Thanks to One Word members
Remember Shakti The Chance To Play With The Greatest Musicians
by Alexander Schmitz
Jazz Podium, Germany, November 2000
John McLaughlin's second, just released album with 'Remember Shakti', "The
Believer", was the occasion for the guitarist's quick visit to Hamburg. As
always, the man from Yorkshire proved an easy partner in conversation a
good, eloquent acquaintance who mentions with pride that he is now married
to a German woman from Pforzheim, is the father of a three-year old boy
enrolled in an international pre-school program in Monaco, and has quit
smoking to boot.
We don't have to fear any whiffs of anti-artistic 'bourgoisie' anytime soon,
though. John McLaughlin, 58, remains what he is: a navigator between the
roots of jazz and the impossible, driven by curiosity and a sense of
First we chat a bit, rather 'off the record,' about an unauthorized book
about McLaughlin; his parents, long dead ("I was the fifth child...") . But
then, quickly, to the heart of things the plane to Nice won't wait, not
even for a musical citizen of the world.
Our intro for the interview: Two new musicians play on the new "Shakti" CD,
U.Shrinivas on mandolin and V.Selvaganesh on kanjira and ghatam. "Maya", the
fourth track, has John playing guitar as if it were an Indian instrument
capable of quartertones in reality his trusty old Gibson 345, frets
concavely scalloped in the manner of Baroque parlour guitars, allowing
vertical bendings of the special kind. And Shrinivas performs the intro to
"Maya" on an electric solid body mandolin, not made in U.S.A, but in Madras.
"Last year, though, I had to take Shrinivas to a very good pickup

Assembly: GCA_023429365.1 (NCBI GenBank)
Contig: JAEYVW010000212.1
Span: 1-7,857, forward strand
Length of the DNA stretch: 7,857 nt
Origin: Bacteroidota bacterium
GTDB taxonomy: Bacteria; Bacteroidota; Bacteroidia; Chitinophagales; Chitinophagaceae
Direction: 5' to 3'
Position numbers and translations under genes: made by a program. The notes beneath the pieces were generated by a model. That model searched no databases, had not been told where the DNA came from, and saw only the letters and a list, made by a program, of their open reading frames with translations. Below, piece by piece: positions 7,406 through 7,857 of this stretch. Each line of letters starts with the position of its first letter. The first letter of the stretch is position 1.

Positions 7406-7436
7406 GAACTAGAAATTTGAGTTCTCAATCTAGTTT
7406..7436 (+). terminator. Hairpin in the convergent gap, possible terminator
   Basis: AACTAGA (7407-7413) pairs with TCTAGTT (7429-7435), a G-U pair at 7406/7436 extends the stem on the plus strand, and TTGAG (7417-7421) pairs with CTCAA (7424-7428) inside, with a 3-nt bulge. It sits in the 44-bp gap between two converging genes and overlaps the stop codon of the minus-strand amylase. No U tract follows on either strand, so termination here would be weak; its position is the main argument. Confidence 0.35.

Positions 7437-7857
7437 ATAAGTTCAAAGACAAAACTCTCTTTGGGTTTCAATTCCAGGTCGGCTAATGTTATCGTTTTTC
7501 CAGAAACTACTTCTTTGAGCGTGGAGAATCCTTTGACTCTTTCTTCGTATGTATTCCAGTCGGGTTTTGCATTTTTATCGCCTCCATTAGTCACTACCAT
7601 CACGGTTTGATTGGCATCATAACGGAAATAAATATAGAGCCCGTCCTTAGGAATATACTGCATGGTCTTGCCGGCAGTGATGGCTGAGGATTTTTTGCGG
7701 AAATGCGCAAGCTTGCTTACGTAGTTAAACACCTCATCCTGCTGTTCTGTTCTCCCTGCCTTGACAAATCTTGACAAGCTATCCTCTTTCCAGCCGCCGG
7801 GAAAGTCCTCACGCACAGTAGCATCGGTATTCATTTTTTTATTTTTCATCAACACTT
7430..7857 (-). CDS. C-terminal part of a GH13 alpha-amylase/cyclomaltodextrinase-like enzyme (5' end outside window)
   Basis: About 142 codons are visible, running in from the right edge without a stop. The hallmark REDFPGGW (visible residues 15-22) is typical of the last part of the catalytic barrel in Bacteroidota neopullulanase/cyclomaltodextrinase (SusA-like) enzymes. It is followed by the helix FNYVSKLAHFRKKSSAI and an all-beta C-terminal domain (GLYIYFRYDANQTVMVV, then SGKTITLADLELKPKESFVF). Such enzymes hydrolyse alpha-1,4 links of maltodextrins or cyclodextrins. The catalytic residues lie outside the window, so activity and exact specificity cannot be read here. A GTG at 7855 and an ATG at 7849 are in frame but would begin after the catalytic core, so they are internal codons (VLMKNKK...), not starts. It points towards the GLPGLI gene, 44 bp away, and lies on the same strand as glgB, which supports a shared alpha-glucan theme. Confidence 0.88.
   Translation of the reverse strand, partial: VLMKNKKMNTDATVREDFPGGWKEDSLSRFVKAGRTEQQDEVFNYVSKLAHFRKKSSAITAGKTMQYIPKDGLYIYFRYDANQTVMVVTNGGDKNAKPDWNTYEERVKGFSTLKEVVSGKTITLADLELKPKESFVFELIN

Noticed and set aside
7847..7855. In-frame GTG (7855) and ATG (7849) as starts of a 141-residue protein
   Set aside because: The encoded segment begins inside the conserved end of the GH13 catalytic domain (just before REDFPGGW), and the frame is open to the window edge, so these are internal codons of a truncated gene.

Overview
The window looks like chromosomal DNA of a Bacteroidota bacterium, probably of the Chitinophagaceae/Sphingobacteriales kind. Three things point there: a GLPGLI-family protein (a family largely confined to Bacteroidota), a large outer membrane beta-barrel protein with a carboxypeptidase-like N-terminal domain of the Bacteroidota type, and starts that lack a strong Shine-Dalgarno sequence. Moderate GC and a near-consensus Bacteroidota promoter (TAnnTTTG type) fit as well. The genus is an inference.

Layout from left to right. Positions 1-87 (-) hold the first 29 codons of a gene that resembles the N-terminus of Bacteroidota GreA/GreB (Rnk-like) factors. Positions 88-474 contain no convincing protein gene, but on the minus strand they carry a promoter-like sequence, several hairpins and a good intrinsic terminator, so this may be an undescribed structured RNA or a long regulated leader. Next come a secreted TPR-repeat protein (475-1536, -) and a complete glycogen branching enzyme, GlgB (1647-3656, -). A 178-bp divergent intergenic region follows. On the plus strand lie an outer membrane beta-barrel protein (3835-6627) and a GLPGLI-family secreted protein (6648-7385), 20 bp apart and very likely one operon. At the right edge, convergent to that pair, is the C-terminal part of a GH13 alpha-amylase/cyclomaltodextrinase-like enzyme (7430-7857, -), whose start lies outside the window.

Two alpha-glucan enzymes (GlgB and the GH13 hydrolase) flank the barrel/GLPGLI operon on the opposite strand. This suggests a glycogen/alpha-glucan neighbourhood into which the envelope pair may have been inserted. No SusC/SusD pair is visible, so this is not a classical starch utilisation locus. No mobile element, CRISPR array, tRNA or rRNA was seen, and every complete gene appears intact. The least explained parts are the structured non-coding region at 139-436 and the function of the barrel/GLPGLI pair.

manufacturer in New York." Apparently the Indian had "no idea" why his
instrument made some strange buzzing noises.
Aren't these really two completely different worlds, that of Indian music,
and the music of the hi-tech Western world? No, Shrinivas is rather an
exception, he says, since he plays Indian music on an "absolutely Western"
instrument. "That's what it is about here: that electric mandolin and
electric guitar can communicate so wonderfully... a bit of little brother,
and big brother."
"Lotus Feet", track #3, could be heard first on the first 'Remember Shakti'
with flautist Hariprasad Chaurasia, "a phenomenal player with a phenomenal
career. He's over sixty."
After the successful tour around the first 'Remember Shakti' album Zakir
Hussain (tabla) and John wanted to play together again a song of praise to
the East-West chemistry between the musicians, but "when we couldn't find
out where Shankar was, Zakir suggested Shrinivas, and we instantly knew this
would be a *great* story. And Vikku is on the first, and Selva on the second
album... with the new outfit we had 25 concerts in 1999."
In October 2000 alone there were 19 concerts in France (including two
nights at "La Cigal" in Paris, where the music for the new album was
recorded during two evenings last summer, but only one night's material
ended up being used for the album).
The "Cigal" is a cross of club and concert hall, and the guitarist
appreciates it mostly for its relaxed fashion. "The atmosphere here is a bit
more underground" than those in Germany, Spain, Austria, Switzerland, and
I want to know how he composes for this kind of formation; are there
notated or otherwise predetermined parts, and are those parts then developed
within the group?
"There are two prior decisions you can't avoid to decide which rhythmic
circle you want to use; and then, which raga, and finally, which tonality,
because it can be in E or C.
"Then you still need an idea as to how you want to put it all together. You
see what it does for you, take everything apart, look inside, and put it all
back together. Or you simply have an idea for a rhythmic cycle, and starting
from that, you pretty much instantly have a theme as well. It's about what
is it about the music that moves you, or drives you, so: what kind of mood,
which emotions you wish to express."
So there are constants, elements which won't change or can't be